Thanks, I hate it. How to Hack a Heartbreak is about a woman named Melanie who works as a helpdesk tech at a startup incubator. Mel fixes their laptops while dealing with their verbal abuse and goes on crappy online dates via an app called Fluttr. Tired of getting ghosted or unsolicited dick pics, Mel decides to create her own site called JerkAlert where women can review dates from Fluttr. When it goes viral, Mel is in over her head and her almost boyfriend Alex- the only non-asshole guy from wor Thanks, I hate it. How to Hack a Heartbreak is about a woman named Melanie who works as a helpdesk tech at a startup incubator. Mel fixes their laptops while dealing with their verbal abuse and goes on crappy online dates via an app called Fluttr. Tired of getting ghosted or unsolicited dick pics, Mel decides to create her own site called JerkAlert where women can review dates from Fluttr. When it goes viral, Mel is in over her head and her almost boyfriend Alex- the only non-asshole guy from work- doesn't even know she created it. I was really rooting for this one to be good but it was just so obnoxious that I wanted to yeet my phone to get the book away from me. It really just keeps going on about the same thing, having the same conversations and Mel kept getting screwed over at every turn while also being flat out crazy and accusing her boyfriend every five minutes?? I know it was important to show how gross, sexist, and gatekeeping the men are in the tech world for women but honestly I understand completely already. I didn't need or want to be hit over the head every other page with every male character (minus literally two who were barely there) being a total shitbag. It felt so preachy and like the author was trying to sell me something weird. There is a point where it was annoying me SO much that any enjoyment I could have had disappeared. JUST TOO MUCH, UGH. I'm still annoyed just thinking about it, bYE. Jokes on me this isn't really a romance. Mel and Alex get together SUPER quick (like after a week) and when they do, it's literally just "we had sex and I orgasmed three times!!!" and that was it. There was no build up, no chemistry, no tension. I don't need smut but I need something and not just what this did. It was just, that happened we are moving on into now jealously crazy land. Mel spends almost the rest of the book being super creepy and paranoid thinking that Alex is a liar and just miss me with this entire romance. Hilariously enough because I complain every time a man gets a POV in romance novels but uh... yeah he should have had one here. Alex is barely even in the story and the little he is in, dude had no personality at all besides to apologize to Mel for whatever reason it was that time. But he is a sweet and pure guy so it just further shows Mel as extreme when she goes off, reads his texts, and stalks his ex online while also screeching about one tiny "clue" being that he has a girlfriend already. Then they break up over miscommunication before getting back together and still having no chemistry. This book is so social media and I just was not interested when it kept using that as a main plot (and literally every time "Fluttr", "Hatch" even the name "JerkAlert" was said, cringe.) Also I thought this would maybe be about meeting her co-worker through online dating but nah this book is just all about how bad the internet is and how we all have to unplug and live life!!! Mel and everyone else in this book are in their mid twenties but Mel is super naive and all the romance was still so immature, especially when she literally was rooting in his bathroom for clues. All the talk of her shoving junk food in her mouth and watching Netflix all day like... me as hell but whose weird diary is this book? I did like Mel and her group of supportive ladies who came through for her every time she got screwed over and that's probably the only thing I liked in this. I would say go into this just to read about a woman trying to make an app in the male dominated tech world and not necessarily for a strong romance because romance felt like a subplot. Just not the book for me unfortunately. Plus I feel bad for writing such a long ass review to rant on what is supposed to be a light and fun book but god it really annoyed me.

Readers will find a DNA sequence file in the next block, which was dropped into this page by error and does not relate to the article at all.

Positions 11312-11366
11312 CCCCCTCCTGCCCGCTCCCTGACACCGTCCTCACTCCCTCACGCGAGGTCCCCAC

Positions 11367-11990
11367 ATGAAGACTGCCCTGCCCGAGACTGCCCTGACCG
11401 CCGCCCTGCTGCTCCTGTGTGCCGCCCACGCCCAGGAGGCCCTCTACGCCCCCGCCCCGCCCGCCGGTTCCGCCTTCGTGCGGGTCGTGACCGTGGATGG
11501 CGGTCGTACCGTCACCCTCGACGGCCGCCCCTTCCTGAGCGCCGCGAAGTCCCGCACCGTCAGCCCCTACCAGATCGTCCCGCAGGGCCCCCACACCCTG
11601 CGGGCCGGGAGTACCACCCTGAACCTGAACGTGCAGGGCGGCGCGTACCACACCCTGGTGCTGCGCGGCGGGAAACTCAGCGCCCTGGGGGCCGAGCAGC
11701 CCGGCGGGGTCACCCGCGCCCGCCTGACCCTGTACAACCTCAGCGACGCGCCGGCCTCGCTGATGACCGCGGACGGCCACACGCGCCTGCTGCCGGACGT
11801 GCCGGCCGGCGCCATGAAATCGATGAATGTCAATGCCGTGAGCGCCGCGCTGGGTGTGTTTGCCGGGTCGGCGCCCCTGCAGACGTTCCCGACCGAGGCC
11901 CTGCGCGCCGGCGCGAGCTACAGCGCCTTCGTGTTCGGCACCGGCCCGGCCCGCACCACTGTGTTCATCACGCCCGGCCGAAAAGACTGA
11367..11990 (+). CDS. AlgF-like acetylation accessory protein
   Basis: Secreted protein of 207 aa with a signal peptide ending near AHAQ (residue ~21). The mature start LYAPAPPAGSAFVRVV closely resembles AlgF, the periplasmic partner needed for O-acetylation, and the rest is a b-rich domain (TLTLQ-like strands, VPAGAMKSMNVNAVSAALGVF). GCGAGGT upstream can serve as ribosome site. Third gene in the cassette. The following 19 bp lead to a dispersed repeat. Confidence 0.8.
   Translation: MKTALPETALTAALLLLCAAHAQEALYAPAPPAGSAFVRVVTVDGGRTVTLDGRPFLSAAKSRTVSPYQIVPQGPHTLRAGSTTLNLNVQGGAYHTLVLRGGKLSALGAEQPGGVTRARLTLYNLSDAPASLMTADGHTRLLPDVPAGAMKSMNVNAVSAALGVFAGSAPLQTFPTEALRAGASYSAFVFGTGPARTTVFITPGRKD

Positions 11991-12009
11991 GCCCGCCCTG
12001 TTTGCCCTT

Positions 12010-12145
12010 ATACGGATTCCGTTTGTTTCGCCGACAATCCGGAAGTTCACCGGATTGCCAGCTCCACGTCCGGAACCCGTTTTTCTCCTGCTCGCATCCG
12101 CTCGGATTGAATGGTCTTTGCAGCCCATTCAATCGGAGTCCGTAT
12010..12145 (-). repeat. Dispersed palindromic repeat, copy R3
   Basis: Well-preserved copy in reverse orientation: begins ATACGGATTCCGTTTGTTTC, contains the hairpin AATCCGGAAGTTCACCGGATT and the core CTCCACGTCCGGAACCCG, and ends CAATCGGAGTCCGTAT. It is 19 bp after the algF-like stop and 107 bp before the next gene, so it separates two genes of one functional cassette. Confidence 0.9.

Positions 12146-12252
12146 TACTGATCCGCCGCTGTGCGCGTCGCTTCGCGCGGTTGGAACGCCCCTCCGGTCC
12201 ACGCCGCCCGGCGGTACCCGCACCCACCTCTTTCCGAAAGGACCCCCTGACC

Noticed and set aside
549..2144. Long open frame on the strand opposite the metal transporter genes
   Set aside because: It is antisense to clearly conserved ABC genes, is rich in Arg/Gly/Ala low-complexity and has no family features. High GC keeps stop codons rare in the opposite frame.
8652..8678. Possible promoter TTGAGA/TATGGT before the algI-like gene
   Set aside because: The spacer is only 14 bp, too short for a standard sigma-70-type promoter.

22. 4 out of 5

    Emily